be the actuated (active) coordinate vectors (wing joint angles). These underactuated and actuated coordinates result in a system defined by the configuration variable vector
and the state vector .Next, the equations of motion are derived using the EulerLagrange formalism after obtaining the system’s Lagrangian . In obtaining the Lagrangian functional, the kinetic (translational and rotational) and potential energy led by the distributed mass from each wing segment is considered which for saving space explaining them is overlooked in this paper. Then the equations of motion are derived using the general formulation
(1) 
where is the sum of the generalized forces. This formulation can be expanded into the following form:
(2) 
where denotes the mass inertia matrix, contains the Coriolis terms, is the gravity vector, are the joint torques, maps joint torques and (similar to ) maps external forces to the generalized coordinates in the system. In Eq. 2, the aerodynamic contributions are considered as the second input to the system.
The aerodynamic forces are modeled by obtaining the resultant lift and drag forces on discrete blade elements at their quarterchord location denoted by () shown in Fig. 3. The combined aerodynamic generalized forces can be derived as follows:
(3) 
where embodies all of the quarterchord points, see Fig. 3. We model , which is a skinny vector containing all of the aerodynamic forces at each wing section, using models of form given in [izraelevitz_statespace_2017].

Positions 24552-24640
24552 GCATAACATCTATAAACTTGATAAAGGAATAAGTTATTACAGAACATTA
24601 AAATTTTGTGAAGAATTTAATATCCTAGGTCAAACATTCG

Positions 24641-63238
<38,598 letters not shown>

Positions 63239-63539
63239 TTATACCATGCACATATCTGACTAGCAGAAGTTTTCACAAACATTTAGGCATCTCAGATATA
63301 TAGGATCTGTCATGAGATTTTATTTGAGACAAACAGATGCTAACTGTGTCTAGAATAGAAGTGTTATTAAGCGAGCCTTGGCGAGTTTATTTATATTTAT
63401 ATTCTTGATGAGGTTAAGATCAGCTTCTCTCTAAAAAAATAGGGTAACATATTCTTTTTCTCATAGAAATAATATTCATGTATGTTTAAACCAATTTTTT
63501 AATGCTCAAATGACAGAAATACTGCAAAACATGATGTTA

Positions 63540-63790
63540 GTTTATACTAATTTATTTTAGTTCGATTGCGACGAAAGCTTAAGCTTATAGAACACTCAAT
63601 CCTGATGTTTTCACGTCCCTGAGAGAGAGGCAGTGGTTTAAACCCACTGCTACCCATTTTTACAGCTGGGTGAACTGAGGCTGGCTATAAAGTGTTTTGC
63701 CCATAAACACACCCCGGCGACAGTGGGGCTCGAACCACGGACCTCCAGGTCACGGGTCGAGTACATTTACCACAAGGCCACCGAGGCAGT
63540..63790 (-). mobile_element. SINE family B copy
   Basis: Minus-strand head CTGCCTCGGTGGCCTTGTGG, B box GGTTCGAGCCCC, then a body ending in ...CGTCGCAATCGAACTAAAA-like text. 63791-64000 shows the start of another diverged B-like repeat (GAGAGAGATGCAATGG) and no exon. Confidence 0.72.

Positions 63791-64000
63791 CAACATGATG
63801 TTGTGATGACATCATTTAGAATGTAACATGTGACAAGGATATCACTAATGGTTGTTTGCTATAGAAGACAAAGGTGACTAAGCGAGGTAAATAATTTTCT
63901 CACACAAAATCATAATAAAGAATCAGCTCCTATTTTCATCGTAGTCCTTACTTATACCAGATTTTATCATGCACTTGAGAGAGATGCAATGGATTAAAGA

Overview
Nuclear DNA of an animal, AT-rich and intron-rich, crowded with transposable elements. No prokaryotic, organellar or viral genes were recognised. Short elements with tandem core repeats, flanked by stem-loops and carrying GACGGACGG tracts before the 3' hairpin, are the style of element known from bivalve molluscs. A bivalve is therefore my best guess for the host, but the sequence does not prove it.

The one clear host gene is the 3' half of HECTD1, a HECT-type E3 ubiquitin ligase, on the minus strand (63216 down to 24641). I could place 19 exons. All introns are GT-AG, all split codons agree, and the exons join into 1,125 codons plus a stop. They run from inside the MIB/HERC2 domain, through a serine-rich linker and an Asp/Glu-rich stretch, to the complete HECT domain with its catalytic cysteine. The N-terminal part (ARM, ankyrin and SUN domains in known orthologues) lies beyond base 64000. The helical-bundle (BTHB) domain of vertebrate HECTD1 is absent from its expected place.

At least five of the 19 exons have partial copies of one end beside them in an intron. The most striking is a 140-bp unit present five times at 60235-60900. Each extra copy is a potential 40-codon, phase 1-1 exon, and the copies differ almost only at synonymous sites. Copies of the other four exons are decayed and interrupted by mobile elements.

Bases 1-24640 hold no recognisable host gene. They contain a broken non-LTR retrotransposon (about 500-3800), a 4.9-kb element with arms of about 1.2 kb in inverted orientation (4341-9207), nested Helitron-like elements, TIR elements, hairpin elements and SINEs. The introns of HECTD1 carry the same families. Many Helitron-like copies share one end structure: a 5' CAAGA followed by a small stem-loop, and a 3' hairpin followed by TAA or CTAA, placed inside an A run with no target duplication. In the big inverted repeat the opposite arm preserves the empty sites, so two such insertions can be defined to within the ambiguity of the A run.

In this work, our objective is twopronged and include

First, we show that using algorithmic differentiation it is possible to generated models of articulated flapping flight useful for realtime modelbased flight control.

Second, we demonstrate that iterative model estimations for can be achieved in a feasible way (from a closedloopfeedbackdesign standpoint), allowing the accurate prediction of nonlinear fluidstructure interactions in realtime.
Algorithmic Differentiation of Inertial, Coriolis Effects, Gravity in Morphing Wings
In Eq. 2, the inertial matrix, , Coriolis ,, gravity vector, , are computed based on a precise modeling scheme that considers the joint angles, , their velocities, , and applies forward and velocity kinematics to obtain position and velocity terms symbolically. We obtain these terms symbolically using Matlab’s Symbolic Toolbox. Following standardized steps , and are obtained. However, these symbolic matrices are massive and their application for fast flight control and motion planning is infeasible.